What do middle school students and amateur carpenters have in common? Neither group realizes how tricky and troublesome compound angles can be. Carpenters will have fits trying to run crown molding and one group of middle schoolers recently hit a snag with making a model to 3D print. In SketchUp, the Push/Pull tool quickly makes 3D objects from 2D shapes, but there is a catch to using it. Push/Pull only extrudes on a 90-degree angle, and our middle-school designers ambitiously want a truncated pyramid. The pyramid is shown in the video below, but first I want to show what happens when you tilt nice rectangular forms in two directions.
In the image at right we have four square posts placed on top of a square surface. If we rotate one of the posts 15 degrees in, part of it goes through the square. That’s easy to trim; imagine this is a table leg and the square is the floor. Cut the end of the leg off at the angle and it sits flat on the floor, and it lines up nicely with the other legs.
When you make a pyramid, the corners rotate at two angles, and that creates problems you might not realize. On the square in the image I drew the footprint of where the bottoms of the legs were when they were vertical. The edges stay in line when you only angle one direction.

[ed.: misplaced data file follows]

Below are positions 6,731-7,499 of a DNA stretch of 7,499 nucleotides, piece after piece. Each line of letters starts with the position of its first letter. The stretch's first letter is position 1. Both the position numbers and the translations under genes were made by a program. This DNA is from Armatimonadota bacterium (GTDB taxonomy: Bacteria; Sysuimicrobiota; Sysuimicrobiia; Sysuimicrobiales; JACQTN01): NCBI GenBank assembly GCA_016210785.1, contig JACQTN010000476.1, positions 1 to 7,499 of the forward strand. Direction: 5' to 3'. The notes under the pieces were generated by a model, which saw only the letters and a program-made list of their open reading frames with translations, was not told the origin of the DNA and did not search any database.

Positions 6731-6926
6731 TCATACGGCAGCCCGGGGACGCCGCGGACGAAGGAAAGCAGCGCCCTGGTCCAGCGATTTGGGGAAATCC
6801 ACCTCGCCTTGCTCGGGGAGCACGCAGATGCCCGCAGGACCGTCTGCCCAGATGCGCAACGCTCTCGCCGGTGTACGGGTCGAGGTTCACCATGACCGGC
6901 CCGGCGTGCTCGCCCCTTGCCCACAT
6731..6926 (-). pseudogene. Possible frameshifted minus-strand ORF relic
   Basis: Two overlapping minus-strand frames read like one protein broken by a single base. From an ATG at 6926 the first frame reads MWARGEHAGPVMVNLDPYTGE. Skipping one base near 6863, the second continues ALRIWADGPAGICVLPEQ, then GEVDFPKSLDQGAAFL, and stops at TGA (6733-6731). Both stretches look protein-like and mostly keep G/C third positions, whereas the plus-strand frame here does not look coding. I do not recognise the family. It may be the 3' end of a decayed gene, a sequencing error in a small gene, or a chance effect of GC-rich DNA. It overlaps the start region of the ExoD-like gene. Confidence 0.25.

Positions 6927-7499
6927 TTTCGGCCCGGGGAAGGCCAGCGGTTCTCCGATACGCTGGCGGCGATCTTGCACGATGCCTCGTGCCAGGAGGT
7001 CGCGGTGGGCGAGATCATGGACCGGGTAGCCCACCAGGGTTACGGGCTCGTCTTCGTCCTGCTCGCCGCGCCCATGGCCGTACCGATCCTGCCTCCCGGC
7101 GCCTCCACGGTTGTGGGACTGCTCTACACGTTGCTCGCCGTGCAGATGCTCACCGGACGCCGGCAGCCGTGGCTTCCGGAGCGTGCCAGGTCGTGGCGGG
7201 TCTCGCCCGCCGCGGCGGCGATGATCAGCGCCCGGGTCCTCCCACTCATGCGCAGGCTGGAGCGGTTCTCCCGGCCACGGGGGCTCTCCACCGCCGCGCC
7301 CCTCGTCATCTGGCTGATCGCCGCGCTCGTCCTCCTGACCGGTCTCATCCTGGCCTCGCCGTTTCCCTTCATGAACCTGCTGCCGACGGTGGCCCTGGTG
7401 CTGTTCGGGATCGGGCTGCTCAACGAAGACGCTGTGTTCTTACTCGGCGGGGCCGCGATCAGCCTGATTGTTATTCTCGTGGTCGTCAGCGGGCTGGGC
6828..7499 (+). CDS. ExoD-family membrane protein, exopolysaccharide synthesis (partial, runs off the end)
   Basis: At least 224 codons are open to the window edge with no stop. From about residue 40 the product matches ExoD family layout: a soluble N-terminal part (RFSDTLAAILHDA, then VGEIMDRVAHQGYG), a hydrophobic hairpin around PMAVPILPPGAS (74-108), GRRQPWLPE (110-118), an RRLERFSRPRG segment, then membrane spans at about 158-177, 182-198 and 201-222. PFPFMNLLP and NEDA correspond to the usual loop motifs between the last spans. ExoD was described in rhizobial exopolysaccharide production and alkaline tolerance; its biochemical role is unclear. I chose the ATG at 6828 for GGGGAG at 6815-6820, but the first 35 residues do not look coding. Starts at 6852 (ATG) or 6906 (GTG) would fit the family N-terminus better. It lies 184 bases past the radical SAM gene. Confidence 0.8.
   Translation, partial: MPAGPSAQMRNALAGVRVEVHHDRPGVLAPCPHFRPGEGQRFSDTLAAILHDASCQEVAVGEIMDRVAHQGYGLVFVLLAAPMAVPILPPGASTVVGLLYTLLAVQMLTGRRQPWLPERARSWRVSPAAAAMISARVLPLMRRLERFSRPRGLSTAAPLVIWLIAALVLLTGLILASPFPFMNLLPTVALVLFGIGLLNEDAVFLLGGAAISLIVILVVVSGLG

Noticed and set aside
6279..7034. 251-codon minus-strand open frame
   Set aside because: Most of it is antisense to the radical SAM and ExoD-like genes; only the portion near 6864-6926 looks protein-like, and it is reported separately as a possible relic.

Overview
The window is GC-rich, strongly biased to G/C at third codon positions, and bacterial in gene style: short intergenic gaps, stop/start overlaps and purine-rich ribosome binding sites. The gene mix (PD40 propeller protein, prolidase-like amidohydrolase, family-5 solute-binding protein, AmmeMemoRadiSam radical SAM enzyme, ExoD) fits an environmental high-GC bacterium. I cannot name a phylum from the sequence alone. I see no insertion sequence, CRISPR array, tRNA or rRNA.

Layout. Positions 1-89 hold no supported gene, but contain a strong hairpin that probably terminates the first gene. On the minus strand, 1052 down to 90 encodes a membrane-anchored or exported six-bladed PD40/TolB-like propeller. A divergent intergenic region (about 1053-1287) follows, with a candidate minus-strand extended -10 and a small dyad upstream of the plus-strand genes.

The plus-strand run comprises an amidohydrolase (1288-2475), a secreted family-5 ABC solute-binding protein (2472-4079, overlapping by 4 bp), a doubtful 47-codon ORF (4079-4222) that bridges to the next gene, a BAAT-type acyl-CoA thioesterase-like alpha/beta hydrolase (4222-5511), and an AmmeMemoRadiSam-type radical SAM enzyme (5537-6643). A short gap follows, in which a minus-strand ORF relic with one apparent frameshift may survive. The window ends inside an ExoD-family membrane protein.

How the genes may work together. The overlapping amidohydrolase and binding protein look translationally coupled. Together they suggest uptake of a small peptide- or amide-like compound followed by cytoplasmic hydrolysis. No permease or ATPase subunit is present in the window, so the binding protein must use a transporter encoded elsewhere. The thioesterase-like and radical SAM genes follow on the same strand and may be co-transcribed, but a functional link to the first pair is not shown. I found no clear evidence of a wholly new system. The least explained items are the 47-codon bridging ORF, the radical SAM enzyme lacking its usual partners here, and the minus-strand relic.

When you tilt in two directions however, things get weird. It’s hard to visualize what exactly happens so I used SketchUp to show the intersection of the twice-tilted leg and the floor.
If you’re playing along at home, I made each leg a component and I also made the square on the floor a component. They could also be groups, all I needed to do was keep things from sticking and stretching as the legs tilt.
I selected both the tilted leg and the square, right-clicked and selected “intersect faces/with model” from the context menu. SketchUp then conveniently added the outline of the intersection where the leg passes through the floor.
If this were a table or a chair, that intersection is the compound angled cut that we would need to make to have the bottoms of the legs rest solidly on the floor.
You can see in the image at right that the edge of the leg no longer lines up with the outline drawn on the floor. The image below shows just the intersection as seen from directly above.
If we tilt all four legs, things get really interesting. If we connect the bottoms and tops of the legs with beams, those shapes become even more interesting. If we’re trying to model all of this with Push/Pull, we are headed for heartache because extruding at 90 degrees doesn’t do us any good if the resulting angle is really 88.5 degrees.
That doesn’t mean we can’t make compound angled objects in SketchUp, it just means that we have to use a different strategy and different tools.
In the video below, you’ll see how I approached making the truncated pyramid frame solid enough to 3D print. If you have a better, faster or more elegant way to accomplish this task, leave a comment below.